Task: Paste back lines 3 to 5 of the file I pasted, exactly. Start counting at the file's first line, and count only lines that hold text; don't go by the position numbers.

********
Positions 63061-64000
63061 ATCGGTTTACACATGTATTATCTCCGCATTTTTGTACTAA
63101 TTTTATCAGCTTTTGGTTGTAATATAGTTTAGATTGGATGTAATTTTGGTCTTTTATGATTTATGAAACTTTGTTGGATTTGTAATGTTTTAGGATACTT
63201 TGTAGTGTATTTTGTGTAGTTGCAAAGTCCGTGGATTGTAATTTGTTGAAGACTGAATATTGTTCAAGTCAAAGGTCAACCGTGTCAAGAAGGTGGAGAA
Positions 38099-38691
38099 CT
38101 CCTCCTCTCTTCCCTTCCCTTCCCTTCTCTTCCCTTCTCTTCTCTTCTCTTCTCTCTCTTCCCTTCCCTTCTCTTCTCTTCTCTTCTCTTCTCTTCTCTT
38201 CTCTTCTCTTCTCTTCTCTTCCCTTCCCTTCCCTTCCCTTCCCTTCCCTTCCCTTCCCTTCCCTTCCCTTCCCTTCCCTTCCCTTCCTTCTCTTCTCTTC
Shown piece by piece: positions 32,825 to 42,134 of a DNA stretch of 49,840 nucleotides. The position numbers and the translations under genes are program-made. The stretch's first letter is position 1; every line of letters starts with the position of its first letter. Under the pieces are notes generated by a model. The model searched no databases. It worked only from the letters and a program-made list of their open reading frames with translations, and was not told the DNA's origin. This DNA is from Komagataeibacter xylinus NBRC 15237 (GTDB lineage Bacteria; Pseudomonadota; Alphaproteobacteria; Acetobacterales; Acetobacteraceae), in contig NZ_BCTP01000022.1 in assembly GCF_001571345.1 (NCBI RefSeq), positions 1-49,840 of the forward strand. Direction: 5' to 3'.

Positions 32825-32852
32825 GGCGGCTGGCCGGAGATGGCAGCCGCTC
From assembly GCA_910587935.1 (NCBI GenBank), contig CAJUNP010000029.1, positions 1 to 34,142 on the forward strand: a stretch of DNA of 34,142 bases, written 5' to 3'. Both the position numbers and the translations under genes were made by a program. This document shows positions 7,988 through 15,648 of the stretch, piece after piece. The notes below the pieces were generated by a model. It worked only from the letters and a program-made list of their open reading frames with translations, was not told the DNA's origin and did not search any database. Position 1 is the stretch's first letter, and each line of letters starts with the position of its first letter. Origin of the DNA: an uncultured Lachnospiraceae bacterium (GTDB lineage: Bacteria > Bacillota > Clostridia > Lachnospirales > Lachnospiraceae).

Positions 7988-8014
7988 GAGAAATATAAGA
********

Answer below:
63101 TTTTATCAGCTTTTGGTTGTAATATAGTTTAGATTGGATGTAATTTTGGTCTTTTATGATTTATGAAACTTTGTTGGATTTGTAATGTTTTAGGATACTT
63201 TGTAGTGTATTTTGTGTAGTTGCAAAGTCCGTGGATTGTAATTTGTTGAAGACTGAATATTGTTCAAGTCAAAGGTCAACCGTGTCAAGAAGGTGGAGAA
Positions 38099-38691